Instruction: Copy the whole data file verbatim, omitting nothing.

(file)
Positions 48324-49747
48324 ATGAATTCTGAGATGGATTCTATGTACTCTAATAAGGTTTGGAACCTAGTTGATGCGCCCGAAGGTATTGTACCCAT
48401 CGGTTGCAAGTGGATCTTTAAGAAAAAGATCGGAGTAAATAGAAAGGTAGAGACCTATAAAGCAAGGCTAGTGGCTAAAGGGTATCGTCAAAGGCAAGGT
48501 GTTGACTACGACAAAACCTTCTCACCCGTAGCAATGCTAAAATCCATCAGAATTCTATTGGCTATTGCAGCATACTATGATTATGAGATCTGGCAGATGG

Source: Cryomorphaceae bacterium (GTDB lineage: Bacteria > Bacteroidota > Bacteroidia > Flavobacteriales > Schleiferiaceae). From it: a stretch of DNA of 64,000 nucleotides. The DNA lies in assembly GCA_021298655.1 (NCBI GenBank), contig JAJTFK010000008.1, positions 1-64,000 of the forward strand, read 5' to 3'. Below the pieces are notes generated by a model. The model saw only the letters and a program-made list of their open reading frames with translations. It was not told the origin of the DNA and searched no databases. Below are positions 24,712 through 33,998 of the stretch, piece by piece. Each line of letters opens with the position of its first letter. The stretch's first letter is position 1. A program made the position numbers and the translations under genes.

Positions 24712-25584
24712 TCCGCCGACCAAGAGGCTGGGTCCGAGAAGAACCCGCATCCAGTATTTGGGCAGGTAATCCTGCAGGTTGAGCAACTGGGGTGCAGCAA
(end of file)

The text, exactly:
Positions 48324-49747
48324 ATGAATTCTGAGATGGATTCTATGTACTCTAATAAGGTTTGGAACCTAGTTGATGCGCCCGAAGGTATTGTACCCAT
48401 CGGTTGCAAGTGGATCTTTAAGAAAAAGATCGGAGTAAATAGAAAGGTAGAGACCTATAAAGCAAGGCTAGTGGCTAAAGGGTATCGTCAAAGGCAAGGT
48501 GTTGACTACGACAAAACCTTCTCACCCGTAGCAATGCTAAAATCCATCAGAATTCTATTGGCTATTGCAGCATACTATGATTATGAGATCTGGCAGATGG

Source: Cryomorphaceae bacterium (GTDB lineage: Bacteria > Bacteroidota > Bacteroidia > Flavobacteriales > Schleiferiaceae). From it: a stretch of DNA of 64,000 nucleotides. The DNA lies in assembly GCA_021298655.1 (NCBI GenBank), contig JAJTFK010000008.1, positions 1-64,000 of the forward strand, read 5' to 3'. Below the pieces are notes generated by a model. The model saw only the letters and a program-made list of their open reading frames with translations. It was not told the origin of the DNA and searched no databases. Below are positions 24,712 through 33,998 of the stretch, piece by piece. Each line of letters opens with the position of its first letter. The stretch's first letter is position 1. A program made the position numbers and the translations under genes.

Positions 24712-25584
24712 TCCGCCGACCAAGAGGCTGGGTCCGAGAAGAACCCGCATCCAGTATTTGGGCAGGTAATCCTGCAGGTTGAGCAACTGGGGTGCAGCAA